So we will start with our first session on October 26, 18:00h. With pizzas! And of course some good talks by Arend-Jan and Mark. read more on this on Mark's blog. Want to subscribe to it? Send us a e-mail: firstname.lastname@example.org.
As the whole thing is in its take-off phase we are getting into gear regarding sponsoring. However, I would like to point out that the starting up of this new initiative would not have been possible without the sponsor promising of a couple of Dutch Dynamics partners who's names (logos) will soon shine on our web site. And yes, ... we are looking for more sponsors to make this a real joined and fruitful community.
To our Belgian Dynamics Community fellows: thanx for letting us use your logo. We decided to change the colours a bit.
... write us at email@example.com!
So we had decided to extend one of our add-on modules. And as it had been measured on the short side we had to apply for an extension of the number of objects. Simple as that ... it seemed.
So how to do that? PartnerSource surely would be of help, we thought. So we typed add-on extension. Nope. Add-on registration, bingo!
One of the two top hits did lead us to Microsoft Dynamics NAV Add-On Registration page which contains good info on the whole process of registering your add-on. Yes, I even pushed the thump-up.
The heart of this page (and the process) are these two documents:
Self-explanatory titles, but still a lot to read bearing in mind that we only needed to extend the number of objects. Just have a look at the table of contents.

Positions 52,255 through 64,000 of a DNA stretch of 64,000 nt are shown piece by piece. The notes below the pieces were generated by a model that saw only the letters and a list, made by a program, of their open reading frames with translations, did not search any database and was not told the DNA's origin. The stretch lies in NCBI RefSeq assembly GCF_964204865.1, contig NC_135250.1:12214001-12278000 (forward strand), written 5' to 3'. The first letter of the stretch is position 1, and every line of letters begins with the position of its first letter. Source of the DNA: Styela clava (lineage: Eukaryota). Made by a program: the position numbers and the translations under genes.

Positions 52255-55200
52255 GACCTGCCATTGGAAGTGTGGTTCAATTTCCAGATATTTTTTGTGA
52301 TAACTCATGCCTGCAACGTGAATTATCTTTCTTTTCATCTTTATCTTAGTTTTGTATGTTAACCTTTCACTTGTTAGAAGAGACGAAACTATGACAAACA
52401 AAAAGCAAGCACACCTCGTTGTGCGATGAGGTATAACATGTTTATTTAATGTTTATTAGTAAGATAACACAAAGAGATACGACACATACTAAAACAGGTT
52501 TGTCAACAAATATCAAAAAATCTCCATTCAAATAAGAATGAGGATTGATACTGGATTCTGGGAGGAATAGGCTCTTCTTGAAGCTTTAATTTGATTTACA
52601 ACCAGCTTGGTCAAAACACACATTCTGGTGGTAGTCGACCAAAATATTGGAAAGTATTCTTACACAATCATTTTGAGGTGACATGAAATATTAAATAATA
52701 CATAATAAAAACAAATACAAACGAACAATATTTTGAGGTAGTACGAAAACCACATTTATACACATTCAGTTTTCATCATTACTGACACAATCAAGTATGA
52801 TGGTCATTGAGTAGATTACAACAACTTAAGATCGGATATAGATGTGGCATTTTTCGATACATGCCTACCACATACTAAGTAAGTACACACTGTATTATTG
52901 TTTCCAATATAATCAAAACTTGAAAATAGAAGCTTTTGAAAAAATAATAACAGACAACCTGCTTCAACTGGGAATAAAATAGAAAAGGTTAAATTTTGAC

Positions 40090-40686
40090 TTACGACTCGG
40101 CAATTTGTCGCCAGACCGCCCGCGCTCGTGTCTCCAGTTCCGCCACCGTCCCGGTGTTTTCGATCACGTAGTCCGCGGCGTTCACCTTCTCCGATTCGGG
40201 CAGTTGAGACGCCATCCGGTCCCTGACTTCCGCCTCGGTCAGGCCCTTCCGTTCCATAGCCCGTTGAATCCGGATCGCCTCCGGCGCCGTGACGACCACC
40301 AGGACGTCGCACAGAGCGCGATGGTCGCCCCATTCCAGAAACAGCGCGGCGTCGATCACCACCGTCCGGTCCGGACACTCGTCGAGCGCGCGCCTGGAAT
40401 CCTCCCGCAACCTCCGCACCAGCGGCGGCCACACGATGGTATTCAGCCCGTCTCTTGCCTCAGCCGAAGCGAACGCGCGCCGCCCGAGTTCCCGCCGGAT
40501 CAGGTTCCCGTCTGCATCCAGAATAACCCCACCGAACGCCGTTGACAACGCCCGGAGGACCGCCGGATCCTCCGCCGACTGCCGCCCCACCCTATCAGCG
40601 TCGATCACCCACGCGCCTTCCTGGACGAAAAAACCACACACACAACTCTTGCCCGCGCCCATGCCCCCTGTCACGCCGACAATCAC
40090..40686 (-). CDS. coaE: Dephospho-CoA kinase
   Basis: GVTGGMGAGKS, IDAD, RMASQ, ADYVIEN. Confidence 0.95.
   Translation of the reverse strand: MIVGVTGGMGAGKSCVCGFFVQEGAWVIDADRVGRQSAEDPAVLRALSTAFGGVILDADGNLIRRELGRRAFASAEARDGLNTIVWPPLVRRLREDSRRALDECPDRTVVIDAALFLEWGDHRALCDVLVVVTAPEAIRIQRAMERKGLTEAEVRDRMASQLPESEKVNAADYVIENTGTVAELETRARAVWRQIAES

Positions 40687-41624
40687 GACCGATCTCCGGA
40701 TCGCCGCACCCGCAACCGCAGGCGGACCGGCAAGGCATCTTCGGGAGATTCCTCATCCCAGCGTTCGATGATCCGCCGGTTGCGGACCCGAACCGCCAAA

Well, it makes sense altogether when you start with an add-on first time. The spooky things to us were the section 6 and 7. Well actually not the sections as such but executing on them. And here is where the title of this blog post comes in view. It felt like being sent from one counter to the other, which, as matter of fact, were manned by the same MSFT.
First you need to apply for the object range (extension) uploading your request form on a Call Logging Tool (CLT) incident. This '... may take up to 3 working days to complete this step', as the guide says. Counter one!
Then you need to apply for the 'creation of the Add-on Module', i.e. a module id will be assigned to the object range. Counter two!
Eventually we had to do this for a couple of add-on's and I am still astonished by this. OK, only two counters, that's still one too much. For the extension we have two known's, being the module id and the number of objects (to be added), and one unknown, being the number range. Can't this be handled in one request?
In my search for a NLD version of the Microsoft Dynamics NAV 2009 RoleTailored Client Terminology slide deck I was pointed by the Dutch MBS PMM Aldert Kadijk to a site I had never been aware of: Microsoft Language Portal.
Next to the fact that you can search for any ENU term and it's local translation (and vice versa) it provides a number of downloads:
Wasn't able to download everything yet, but the Style Guide for sure is worthwhile for those who write user assistance documentation like Online Help.
Just entered some terms to see the results. Funny to see this one:
Do you see what I mean? Navision is still there at MS.
And so it seemed Mark and I were going to end up in a "Yes, you do" ... "No, you don't" quarrel about the need to reset object properties after importing a UI translation.